Moore first sought training as a Jungian psychologist. “It was a deep wound for me,” he says of learning that he would be excluded from the Jungian profession because of his sexuality, “a deep, deep wound.” As he explained in a follow-up email, a colleague in the London-based Association of Jungian Analysts told him that “of course” he wouldn’t be acceptable as a candidate for Jungian training because of his homosexuality. Moore says now that his colleague was not speaking for the AJA and was likely mistaken about any official policy, though he adds that anecdotes like his may suggest a “clear bias” at least in practice if not policy at the time, confirming a “very heteronormative concept of what an analyst should be.” As Robert Hopcke notes in Jung, Jungians, and Homosexuality (a study published in 1989, only four years before Moore’s move to London), homosexuality receives very little attention in Jung’s own writing. Hopcke further argues that Jung’s apparent attitudes toward homosexuality allow for a range of therapeutic understanding. There is always, for example, a presumption of meaning peculiar to the individual, which would allow for an understanding of homosexuality as part of the process of individuation, not a pathology, yet Jung also usually portrayed homosexuality, the few times he addressed it, as immature or infantile. Furthermore, even though Hopcke suggests that more and more Jungian analysts were moving towards positive valuations of homosexuality at that time, many Jungian writers continued to view homosexuality as “a result of a mother complex and therefore inherently pathological and immature.”
Looking elsewhere for a therapeutic discipline, Moore discovered in psychosynthesis an approach similarly grounded in individuation but less heteronormative in practice. A branch of psychology founded by Italian psychiatrist Roberto Assagioli, psychosynthesis emphasizes a self-awareness that is spiritual as well as psychological. Describing himself as a “humanistic psychotherapist,” Moore characterizes the psychosynthetic approach as “inclusive,” drawing as it does on both spiritual traditions and psychoanalytic thought, and also as holistic rather than allopathic. Assagioli, a contemporary of Freud and Jung, insisted on an objective attitude toward sex: the sexual drive is “pre-moral,” he argued, and an objective “scientific” attitude would eliminate “fears and condemnations.” Moore stresses that psychosynthesis does not gender the psyche but focuses instead on “universal” drives of need and will. (Though he practices in Dublin, Moore now teaches The “Sexuality and Gender” modules for the Psychosynthesis Education and Trust in London.) Psychosynthesis also emphasizes the harmonious social integration of the individual within larger collectives, and practitioners stress this transpersonal dimension—the “sense of human interconnectedness” or a desire for unity with a larger collective. The emphasis on the transpersonal may help to explain the insistence in Moore’s writing of connecting the individual to the collective.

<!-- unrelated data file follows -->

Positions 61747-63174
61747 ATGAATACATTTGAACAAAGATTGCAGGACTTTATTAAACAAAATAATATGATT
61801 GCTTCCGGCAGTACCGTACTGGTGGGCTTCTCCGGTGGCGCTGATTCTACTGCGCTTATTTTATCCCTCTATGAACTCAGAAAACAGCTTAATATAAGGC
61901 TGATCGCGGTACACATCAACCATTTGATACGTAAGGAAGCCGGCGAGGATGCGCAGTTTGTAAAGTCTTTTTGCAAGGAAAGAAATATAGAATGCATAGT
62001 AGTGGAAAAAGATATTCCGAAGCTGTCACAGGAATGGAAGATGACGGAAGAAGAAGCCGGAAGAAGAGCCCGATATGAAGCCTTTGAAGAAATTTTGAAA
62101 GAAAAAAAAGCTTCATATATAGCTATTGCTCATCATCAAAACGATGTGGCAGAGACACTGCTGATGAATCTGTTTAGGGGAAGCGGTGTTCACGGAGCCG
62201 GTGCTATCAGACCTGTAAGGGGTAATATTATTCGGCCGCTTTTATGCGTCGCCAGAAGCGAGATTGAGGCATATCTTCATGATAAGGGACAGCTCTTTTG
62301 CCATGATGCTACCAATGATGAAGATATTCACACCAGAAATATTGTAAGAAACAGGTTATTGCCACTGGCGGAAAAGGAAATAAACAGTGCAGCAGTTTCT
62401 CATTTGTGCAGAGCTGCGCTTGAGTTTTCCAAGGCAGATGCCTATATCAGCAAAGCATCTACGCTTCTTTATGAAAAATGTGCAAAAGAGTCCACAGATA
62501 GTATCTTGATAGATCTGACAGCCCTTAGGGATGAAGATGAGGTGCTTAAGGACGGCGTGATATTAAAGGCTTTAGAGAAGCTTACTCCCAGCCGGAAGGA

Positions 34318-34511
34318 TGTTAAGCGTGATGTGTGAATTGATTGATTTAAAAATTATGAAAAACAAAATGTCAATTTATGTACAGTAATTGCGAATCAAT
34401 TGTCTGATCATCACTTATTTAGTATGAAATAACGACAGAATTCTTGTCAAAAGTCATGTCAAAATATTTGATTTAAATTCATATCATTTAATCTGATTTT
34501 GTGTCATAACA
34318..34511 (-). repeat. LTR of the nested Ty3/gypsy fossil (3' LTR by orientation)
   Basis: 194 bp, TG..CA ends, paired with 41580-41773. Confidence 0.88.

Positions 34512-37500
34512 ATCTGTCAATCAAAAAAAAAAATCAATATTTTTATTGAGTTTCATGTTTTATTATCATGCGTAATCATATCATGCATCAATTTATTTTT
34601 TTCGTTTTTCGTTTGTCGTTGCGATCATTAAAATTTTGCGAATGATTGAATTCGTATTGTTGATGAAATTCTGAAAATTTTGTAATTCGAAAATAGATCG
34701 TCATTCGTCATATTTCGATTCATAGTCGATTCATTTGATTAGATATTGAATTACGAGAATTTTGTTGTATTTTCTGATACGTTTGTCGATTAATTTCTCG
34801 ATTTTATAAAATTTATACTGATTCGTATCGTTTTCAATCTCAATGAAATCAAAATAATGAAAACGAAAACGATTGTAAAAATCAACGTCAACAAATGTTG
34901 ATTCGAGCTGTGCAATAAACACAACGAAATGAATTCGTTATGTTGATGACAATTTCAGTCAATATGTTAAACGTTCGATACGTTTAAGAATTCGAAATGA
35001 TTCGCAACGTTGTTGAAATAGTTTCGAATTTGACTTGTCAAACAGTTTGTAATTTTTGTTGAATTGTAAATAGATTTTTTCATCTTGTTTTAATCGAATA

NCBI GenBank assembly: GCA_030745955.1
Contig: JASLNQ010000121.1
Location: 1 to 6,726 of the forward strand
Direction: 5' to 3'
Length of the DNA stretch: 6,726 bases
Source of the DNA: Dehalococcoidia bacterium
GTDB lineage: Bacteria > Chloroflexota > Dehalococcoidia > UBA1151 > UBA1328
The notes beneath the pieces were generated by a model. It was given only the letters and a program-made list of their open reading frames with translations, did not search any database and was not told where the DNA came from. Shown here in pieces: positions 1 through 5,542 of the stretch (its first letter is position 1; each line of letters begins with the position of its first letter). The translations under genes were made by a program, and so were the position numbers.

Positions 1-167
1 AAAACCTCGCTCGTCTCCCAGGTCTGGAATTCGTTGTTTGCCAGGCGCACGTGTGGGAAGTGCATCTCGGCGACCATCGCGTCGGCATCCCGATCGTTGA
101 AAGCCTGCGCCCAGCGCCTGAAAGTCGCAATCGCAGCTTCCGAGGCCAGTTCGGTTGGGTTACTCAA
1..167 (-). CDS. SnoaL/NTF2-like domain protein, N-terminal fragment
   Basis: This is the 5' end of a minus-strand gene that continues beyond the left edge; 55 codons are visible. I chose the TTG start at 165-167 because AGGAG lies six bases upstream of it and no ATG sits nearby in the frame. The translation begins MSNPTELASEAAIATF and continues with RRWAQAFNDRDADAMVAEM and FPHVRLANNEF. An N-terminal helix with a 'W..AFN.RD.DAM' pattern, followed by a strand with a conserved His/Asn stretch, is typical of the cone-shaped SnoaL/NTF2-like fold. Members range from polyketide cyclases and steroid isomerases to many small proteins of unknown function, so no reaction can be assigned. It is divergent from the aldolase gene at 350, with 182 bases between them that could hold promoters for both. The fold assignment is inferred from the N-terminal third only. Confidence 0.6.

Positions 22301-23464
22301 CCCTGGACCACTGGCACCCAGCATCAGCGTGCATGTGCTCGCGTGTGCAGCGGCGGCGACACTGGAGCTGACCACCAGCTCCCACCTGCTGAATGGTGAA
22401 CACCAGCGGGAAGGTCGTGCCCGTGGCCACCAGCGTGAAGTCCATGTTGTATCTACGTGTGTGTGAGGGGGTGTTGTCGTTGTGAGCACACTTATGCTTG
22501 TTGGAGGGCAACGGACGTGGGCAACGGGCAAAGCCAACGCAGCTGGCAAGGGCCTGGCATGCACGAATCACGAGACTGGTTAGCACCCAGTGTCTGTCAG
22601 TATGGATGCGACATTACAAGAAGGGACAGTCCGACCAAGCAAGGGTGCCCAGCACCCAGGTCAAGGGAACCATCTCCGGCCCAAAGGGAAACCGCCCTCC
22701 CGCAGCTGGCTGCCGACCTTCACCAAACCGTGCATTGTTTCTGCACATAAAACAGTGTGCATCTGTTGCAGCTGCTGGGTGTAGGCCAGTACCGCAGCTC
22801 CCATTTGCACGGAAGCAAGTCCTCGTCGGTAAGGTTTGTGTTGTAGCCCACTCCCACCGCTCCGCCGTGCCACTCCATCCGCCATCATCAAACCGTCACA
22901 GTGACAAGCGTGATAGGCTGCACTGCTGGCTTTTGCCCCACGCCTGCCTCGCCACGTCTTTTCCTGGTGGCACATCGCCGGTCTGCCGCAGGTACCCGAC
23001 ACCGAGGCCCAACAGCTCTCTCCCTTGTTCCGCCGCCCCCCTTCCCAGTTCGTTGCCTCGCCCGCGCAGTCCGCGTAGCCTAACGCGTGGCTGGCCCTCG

Describing his own “search for something,” Moore wrote in 2003, “Identity? Community? A pantomine horse with two front ends, I want to be both as individual as possible, and as tribal as possible: to belong to somewhere, someone.” This pushmi-pullyu of the individual and the social is mapped with difficulty onto sexuality, with Moore insistent on the possibility of a sexual collective, even though he sometimes finds sexual experience alienating. Though urban anonymity critically “offers the opportunity for re-invention like no other,” it often fails to offer sociality. “Once you have reinvented yourself,” he writes, “then you need to put roots down again somewhere, or something fundamental about life is lost.” Elsewhere he writes, “Community matters to me, and in a huge metropolis that’s oddly hard to find.” Although he glibly refers to the “often oxymoronic business of being a gay Irishman,” he also thinks nostalgically about being gay in Ireland: “What memories I have of the gay scene in the ‘80s in Dublin are fond. It wasn’t perfect, nothing is, but there was a sense of people giving of their time to help out, politically, socially, creatively.” Moore’s essays are constantly negotiating—reclaiming, rejecting, reconsidering—the (im)possibilities of identification in both England and Ireland. Indeed, he enacts what Tina O’Toole has described as a central project of queer Irish migrant literature, “an ongoing series of queer interventions by migrant writers, resisting, rejecting, and questioning the dominant sexual economy, whether ‘at home’ or in the diaspora space.”
In early 1999, three years after he had begun classes in psychosynthesis and self-development in London (in 1996), Bootboy published “Let’s Stick Together” in the Hot Press. The essay is a call for gay male community—as perhaps is evident by its later publication online under the simple title, “Tribe.” Central to the essay are tensions between individual and the collective and between orientation and choice. Moore argues that gay men must choose to identify as part of a community, for their common good, even as he affirms the innate and thus unchosen sense of sexual identity—the central image of which is the cuckoo. “We were born like cuckoos, most of us;” he wrote, “aliens in our family and schoolyard, with feelings we weren’t supposed to have.” That he wrote this only three years after beginning analytic training suggests that this is not a metaphor he uses lightly. Indeed, in an interview in summer 2014, Moore told me that he used the image earlier that year in a class for other therapists. “It is still with me,” he said.